What’s the secret to happiness?
It’s not an easy question to answer.
Some people say it’s feeling highs like excitement and joy. Spiritual gurus say it’s about inner peace.
But a 75-year Harvard study on happiness draws a different conclusion.
This study followed the lives of two groups of men and it now follows their baby boomer children to understand how childhood experiences effect subjective feelings of well-being and happiness.
So, what did the study found?
If you think that fame or money brings happiness, you’re wrong.
According to the lead professor of the study, Waldinger, it’s the connections in our lives that make life worth living:
“The clearest message that we get from this 75-year study is this: Good relationships keep us happier and healthier.”
In other words, the one thing we need to live a happy life is each other.
Watch the brilliant TED talk below to dig deeper into what the fascinating study found:
Relationships are the backbone of humanity. Sure, they have evolved and changed over the years, but the essence of why we turn to each other is still there. We build relationships for safety, security, love, acceptance, tribe, community, and contribution.
According to Robert Waldinger, director of the Harvard Study of Adult Development, says that there is no denying that relationships, in particular, “good” relationships, contribute to our lifelong happiness.
You might be inclined to think that money can make you happy, but the truth is that money is only fun if you have someone to spend it with or spend it on.
If all we needed in life was money, we might be hard-pressed to enjoy what life is really all about.
The quality of your life is the quality of your relationships
In our social media driven world, it can be easy to fall for the illusion that having millions of followers on Youtube or Instagram means you have good relationships with a lot of people.
Some of the most liked and applauded internet celebrities will tell you that it is lonely at the top. So even fame and fortune doesn’t rival a great cup of coffee with an old friend.
This epic study found that when we have people we can rely on, we are more relaxed and more confident in our lives.
Sure, there are ups and downs in any relationship, but the knowledge that you can always turn to someone when you need them gives you a sense of community and belonging that you can’t get from money or Instagram.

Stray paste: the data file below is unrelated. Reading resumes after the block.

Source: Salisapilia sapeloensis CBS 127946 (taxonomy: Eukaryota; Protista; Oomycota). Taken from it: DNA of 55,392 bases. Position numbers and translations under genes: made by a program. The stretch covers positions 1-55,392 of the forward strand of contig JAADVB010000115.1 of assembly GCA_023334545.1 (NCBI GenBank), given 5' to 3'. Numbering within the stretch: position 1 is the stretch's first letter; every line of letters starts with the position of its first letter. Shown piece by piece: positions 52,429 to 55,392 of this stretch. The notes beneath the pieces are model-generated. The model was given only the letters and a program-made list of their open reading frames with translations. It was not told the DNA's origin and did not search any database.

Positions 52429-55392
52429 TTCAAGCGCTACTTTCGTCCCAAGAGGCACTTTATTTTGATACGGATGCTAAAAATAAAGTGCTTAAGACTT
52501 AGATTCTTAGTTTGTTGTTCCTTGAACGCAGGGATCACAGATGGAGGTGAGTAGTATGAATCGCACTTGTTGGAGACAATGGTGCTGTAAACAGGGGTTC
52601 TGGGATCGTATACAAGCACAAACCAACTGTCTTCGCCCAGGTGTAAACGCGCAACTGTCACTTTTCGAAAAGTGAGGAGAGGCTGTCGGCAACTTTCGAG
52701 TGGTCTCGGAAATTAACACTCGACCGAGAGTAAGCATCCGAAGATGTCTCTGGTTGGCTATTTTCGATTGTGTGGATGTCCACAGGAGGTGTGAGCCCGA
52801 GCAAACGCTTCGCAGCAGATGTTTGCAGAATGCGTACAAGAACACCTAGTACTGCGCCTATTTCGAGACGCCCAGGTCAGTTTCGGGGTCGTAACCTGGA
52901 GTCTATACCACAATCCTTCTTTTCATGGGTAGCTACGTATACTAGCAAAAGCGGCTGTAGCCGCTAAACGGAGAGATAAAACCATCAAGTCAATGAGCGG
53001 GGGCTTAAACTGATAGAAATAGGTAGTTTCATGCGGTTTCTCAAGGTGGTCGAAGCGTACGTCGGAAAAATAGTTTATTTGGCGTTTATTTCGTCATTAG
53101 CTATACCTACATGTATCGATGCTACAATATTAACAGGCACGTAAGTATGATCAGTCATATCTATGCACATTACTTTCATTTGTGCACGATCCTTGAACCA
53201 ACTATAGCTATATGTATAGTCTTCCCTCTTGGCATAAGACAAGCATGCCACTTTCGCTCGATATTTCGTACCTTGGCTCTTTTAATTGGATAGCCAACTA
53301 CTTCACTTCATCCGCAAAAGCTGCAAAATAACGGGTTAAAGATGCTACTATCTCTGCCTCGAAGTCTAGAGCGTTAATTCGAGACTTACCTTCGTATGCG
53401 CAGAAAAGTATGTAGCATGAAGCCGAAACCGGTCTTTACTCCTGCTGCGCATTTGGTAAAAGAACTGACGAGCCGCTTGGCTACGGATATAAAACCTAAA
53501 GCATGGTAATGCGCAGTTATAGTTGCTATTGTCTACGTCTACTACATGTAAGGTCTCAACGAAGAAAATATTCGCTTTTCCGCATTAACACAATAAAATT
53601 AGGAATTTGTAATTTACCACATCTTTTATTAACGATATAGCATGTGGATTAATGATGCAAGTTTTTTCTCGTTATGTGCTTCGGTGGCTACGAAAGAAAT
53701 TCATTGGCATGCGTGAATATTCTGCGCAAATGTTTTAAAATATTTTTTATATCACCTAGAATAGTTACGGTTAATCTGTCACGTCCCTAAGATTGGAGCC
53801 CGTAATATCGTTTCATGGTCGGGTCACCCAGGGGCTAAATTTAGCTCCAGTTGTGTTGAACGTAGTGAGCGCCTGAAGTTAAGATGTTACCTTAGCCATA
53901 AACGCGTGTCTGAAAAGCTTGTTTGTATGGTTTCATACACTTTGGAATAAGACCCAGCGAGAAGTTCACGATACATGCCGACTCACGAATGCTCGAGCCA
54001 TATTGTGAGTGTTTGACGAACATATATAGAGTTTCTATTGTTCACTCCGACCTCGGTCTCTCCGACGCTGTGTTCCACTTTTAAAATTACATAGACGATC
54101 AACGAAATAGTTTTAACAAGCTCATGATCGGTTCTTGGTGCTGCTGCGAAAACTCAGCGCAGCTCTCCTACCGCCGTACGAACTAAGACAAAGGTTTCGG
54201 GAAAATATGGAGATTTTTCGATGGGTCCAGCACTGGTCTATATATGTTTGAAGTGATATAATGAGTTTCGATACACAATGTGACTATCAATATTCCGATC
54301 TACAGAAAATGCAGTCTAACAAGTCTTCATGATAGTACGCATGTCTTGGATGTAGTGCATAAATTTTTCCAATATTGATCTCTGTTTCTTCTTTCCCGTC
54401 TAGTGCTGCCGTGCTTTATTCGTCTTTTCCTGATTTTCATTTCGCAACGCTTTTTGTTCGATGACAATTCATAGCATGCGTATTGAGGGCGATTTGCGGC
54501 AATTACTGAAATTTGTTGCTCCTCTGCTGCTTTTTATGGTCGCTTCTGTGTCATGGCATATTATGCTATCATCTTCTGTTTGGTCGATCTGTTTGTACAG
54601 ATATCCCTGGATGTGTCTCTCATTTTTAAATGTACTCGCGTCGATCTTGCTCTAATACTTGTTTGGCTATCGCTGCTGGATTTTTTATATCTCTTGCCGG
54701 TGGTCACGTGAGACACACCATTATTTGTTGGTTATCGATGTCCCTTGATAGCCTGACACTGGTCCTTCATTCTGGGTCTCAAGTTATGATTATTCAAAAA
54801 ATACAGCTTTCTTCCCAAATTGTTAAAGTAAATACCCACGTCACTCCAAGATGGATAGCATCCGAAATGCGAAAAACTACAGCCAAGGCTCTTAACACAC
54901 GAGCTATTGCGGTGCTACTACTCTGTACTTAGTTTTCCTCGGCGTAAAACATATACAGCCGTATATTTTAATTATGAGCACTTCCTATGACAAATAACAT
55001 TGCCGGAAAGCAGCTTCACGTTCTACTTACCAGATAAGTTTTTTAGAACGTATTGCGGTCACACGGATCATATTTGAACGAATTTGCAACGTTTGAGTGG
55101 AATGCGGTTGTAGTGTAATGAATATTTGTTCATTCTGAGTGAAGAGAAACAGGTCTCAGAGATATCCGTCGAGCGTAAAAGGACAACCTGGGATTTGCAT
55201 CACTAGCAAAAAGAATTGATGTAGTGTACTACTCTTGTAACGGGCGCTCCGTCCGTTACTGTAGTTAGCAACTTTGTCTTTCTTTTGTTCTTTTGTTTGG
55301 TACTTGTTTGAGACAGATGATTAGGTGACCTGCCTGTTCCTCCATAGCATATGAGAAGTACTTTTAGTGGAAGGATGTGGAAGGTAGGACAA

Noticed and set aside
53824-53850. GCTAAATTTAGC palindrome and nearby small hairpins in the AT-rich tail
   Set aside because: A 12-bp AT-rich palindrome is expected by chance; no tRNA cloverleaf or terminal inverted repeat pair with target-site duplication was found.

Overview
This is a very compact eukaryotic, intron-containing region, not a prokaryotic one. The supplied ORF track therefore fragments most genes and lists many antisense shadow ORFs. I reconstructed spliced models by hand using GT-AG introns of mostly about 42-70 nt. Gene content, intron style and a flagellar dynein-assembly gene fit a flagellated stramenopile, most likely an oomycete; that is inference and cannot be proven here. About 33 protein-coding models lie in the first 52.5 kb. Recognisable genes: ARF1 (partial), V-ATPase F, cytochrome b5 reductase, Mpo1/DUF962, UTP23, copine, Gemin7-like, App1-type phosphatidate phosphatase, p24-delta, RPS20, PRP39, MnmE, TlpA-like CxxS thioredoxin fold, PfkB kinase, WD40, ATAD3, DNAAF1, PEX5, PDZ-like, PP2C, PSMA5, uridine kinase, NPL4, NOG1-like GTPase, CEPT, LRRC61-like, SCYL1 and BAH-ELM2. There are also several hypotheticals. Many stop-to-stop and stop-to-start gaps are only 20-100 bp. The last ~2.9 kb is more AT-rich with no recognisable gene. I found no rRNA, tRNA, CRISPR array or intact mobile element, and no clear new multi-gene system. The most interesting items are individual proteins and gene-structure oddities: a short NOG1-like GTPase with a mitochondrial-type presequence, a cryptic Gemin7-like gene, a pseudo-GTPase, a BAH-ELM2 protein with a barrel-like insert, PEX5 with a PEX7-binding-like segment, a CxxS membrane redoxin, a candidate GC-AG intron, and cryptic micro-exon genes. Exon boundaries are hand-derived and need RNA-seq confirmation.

The quality of the relationships you have seems to be the key to living a happier life.
So it’s not just about the numbers here. If you have only one friend in the world, but that friend would lay down in traffic for you, then that is all you will need in your life.
If it’s just you and your wife for the rest of your lives, and you are happy in your relationship, that is all you will need.
Of course, the more quality relationships you have, the more supported you may feel, but it is not necessary to be surrounded by a large number of people to have a lasting impact on your happiness and life.
Good relationships take hard work
It’s important not just to seek out and achieve good relationships though. You need to be willing to put the work in so that you can maintain those good relationships for years to come.
This is where most people lose the opportunity to be happy in the long term. They run from short-term pain looking for relief, when the real answer might have been to ride out the storm and see how things fair later in the relationship.
There are many studies done that say that couples and even companions are happy into their old age when they are empathic, understanding, and open to each other. Isn’t that what we all look for in a relationship?
So it turns out that being alone is not good for our health. It turns out, that the more people we surround ourselves with, the more likely we are to find these “good” relationships and find lasting happiness in life.
The next time you find yourself fighting with your partner, ask yourself if this fight is going to matter in 5 years.
If it’s not, let it go. There’s no need to throw away a relationship that could be meaningful if you just put a little work into it now.
Humans tend to run from things that are uncomfortable, but what if we all just took a moment to consider the lasting impacts of sticking around and supporting one another through the rough times.
How would life be different? According to this 75-year long study, it turns out, we might be happier in the end.